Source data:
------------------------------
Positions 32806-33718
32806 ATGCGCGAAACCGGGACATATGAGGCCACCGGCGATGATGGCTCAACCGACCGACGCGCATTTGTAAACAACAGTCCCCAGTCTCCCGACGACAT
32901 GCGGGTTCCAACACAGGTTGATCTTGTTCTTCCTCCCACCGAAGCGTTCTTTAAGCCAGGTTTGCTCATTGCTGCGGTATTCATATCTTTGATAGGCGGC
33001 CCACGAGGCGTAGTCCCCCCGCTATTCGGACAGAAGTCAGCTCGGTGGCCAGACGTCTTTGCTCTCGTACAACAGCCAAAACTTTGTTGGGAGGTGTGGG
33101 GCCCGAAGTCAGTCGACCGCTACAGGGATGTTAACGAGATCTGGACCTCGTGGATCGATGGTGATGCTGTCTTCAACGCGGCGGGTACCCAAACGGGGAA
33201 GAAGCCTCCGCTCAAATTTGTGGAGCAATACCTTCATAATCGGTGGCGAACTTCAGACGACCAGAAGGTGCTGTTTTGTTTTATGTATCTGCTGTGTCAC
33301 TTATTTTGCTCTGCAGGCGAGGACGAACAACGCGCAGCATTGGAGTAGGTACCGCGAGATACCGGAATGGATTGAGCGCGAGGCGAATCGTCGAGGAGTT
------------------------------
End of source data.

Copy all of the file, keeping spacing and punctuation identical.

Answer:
Positions 32806-33718
32806 ATGCGCGAAACCGGGACATATGAGGCCACCGGCGATGATGGCTCAACCGACCGACGCGCATTTGTAAACAACAGTCCCCAGTCTCCCGACGACAT
32901 GCGGGTTCCAACACAGGTTGATCTTGTTCTTCCTCCCACCGAAGCGTTCTTTAAGCCAGGTTTGCTCATTGCTGCGGTATTCATATCTTTGATAGGCGGC
33001 CCACGAGGCGTAGTCCCCCCGCTATTCGGACAGAAGTCAGCTCGGTGGCCAGACGTCTTTGCTCTCGTACAACAGCCAAAACTTTGTTGGGAGGTGTGGG
33101 GCCCGAAGTCAGTCGACCGCTACAGGGATGTTAACGAGATCTGGACCTCGTGGATCGATGGTGATGCTGTCTTCAACGCGGCGGGTACCCAAACGGGGAA
33201 GAAGCCTCCGCTCAAATTTGTGGAGCAATACCTTCATAATCGGTGGCGAACTTCAGACGACCAGAAGGTGCTGTTTTGTTTTATGTATCTGCTGTGTCAC
33301 TTATTTTGCTCTGCAGGCGAGGACGAACAACGCGCAGCATTGGAGTAGGTACCGCGAGATACCGGAATGGATTGAGCGCGAGGCGAATCGTCGAGGAGTT